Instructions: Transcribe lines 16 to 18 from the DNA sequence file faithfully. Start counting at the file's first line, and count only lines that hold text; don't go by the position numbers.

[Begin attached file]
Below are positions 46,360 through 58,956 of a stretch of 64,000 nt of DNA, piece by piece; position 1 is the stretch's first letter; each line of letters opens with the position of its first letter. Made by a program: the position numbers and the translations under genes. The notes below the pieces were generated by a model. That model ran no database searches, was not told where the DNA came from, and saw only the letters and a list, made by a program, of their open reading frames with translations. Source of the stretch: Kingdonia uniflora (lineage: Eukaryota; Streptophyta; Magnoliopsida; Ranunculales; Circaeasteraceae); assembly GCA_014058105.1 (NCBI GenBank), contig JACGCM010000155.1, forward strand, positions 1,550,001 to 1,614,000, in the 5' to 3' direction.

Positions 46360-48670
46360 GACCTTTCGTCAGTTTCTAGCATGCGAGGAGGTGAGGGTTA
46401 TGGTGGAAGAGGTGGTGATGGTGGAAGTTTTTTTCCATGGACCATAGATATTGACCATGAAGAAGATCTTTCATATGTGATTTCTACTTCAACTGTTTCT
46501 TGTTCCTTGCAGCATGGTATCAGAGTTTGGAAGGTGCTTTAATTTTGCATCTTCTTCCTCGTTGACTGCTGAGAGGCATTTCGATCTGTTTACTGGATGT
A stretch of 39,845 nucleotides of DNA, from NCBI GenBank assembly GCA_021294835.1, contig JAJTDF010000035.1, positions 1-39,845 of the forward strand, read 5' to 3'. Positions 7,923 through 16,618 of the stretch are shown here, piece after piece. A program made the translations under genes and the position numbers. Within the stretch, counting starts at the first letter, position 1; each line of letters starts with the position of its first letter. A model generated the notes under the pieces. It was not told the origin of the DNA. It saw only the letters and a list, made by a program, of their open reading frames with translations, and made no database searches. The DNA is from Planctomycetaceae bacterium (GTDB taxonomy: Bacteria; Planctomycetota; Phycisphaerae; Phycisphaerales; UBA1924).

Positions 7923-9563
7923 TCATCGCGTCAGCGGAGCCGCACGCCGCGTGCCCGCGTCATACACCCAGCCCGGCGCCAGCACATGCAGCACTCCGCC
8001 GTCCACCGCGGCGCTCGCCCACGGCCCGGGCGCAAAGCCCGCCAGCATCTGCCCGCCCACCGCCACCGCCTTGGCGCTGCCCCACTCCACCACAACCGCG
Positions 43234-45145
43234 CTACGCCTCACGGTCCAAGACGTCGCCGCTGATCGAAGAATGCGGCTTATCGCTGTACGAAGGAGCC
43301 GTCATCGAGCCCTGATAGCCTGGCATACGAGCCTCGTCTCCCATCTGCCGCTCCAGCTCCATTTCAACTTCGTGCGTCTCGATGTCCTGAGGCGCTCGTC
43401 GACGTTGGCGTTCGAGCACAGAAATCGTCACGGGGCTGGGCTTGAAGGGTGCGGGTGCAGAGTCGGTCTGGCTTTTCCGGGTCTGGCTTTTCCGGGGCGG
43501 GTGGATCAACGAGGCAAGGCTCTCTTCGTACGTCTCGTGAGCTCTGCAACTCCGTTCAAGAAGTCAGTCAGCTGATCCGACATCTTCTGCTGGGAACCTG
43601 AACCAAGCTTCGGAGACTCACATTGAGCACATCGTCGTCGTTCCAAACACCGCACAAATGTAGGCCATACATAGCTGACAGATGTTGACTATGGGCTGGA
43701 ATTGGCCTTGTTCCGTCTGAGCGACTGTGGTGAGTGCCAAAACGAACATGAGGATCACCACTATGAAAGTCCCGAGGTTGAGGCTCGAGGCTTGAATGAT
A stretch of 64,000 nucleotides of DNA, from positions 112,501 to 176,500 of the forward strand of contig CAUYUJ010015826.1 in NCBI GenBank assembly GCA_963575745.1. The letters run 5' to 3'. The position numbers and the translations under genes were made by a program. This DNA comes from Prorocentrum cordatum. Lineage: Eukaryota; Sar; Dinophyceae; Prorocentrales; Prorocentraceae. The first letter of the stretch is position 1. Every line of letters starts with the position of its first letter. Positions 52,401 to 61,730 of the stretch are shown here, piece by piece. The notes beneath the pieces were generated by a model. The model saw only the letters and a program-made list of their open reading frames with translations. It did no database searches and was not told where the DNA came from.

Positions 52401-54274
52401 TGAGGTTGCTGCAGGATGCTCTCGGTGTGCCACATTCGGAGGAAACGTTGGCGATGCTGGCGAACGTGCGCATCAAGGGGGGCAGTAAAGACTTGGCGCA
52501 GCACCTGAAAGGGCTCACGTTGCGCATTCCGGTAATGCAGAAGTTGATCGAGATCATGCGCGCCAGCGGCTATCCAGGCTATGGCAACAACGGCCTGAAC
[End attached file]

43701 ATTGGCCTTGTTCCGTCTGAGCGACTGTGGTGAGTGCCAAAACGAACATGAGGATCACCACTATGAAAGTCCCGAGGTTGAGGCTCGAGGCTTGAATGAT
A stretch of 64,000 nucleotides of DNA, from positions 112,501 to 176,500 of the forward strand of contig CAUYUJ010015826.1 in NCBI GenBank assembly GCA_963575745.1. The letters run 5' to 3'. The position numbers and the translations under genes were made by a program. This DNA comes from Prorocentrum cordatum. Lineage: Eukaryota; Sar; Dinophyceae; Prorocentrales; Prorocentraceae. The first letter of the stretch is position 1. Every line of letters starts with the position of its first letter. Positions 52,401 to 61,730 of the stretch are shown here, piece by piece. The notes beneath the pieces were generated by a model. The model saw only the letters and a program-made list of their open reading frames with translations. It did no database searches and was not told where the DNA came from.

Positions 52401-54274